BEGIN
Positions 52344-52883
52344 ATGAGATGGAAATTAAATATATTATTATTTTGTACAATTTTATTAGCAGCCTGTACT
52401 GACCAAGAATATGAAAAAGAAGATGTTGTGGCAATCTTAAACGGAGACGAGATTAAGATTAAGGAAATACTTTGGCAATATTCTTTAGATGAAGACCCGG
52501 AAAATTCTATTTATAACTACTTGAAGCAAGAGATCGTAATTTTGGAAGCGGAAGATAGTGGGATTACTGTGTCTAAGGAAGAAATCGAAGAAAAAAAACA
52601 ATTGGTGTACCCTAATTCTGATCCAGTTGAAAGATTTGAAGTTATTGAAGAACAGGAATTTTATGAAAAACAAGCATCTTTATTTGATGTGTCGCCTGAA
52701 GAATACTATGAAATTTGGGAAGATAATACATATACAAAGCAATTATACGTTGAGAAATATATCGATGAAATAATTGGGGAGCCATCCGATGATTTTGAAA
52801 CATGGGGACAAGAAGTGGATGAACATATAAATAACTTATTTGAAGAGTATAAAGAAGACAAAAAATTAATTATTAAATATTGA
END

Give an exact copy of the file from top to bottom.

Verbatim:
Positions 52344-52883
52344 ATGAGATGGAAATTAAATATATTATTATTTTGTACAATTTTATTAGCAGCCTGTACT
52401 GACCAAGAATATGAAAAAGAAGATGTTGTGGCAATCTTAAACGGAGACGAGATTAAGATTAAGGAAATACTTTGGCAATATTCTTTAGATGAAGACCCGG
52501 AAAATTCTATTTATAACTACTTGAAGCAAGAGATCGTAATTTTGGAAGCGGAAGATAGTGGGATTACTGTGTCTAAGGAAGAAATCGAAGAAAAAAAACA
52601 ATTGGTGTACCCTAATTCTGATCCAGTTGAAAGATTTGAAGTTATTGAAGAACAGGAATTTTATGAAAAACAAGCATCTTTATTTGATGTGTCGCCTGAA
52701 GAATACTATGAAATTTGGGAAGATAATACATATACAAAGCAATTATACGTTGAGAAATATATCGATGAAATAATTGGGGAGCCATCCGATGATTTTGAAA
52801 CATGGGGACAAGAAGTGGATGAACATATAAATAACTTATTTGAAGAGTATAAAGAAGACAAAAAATTAATTATTAAATATTGA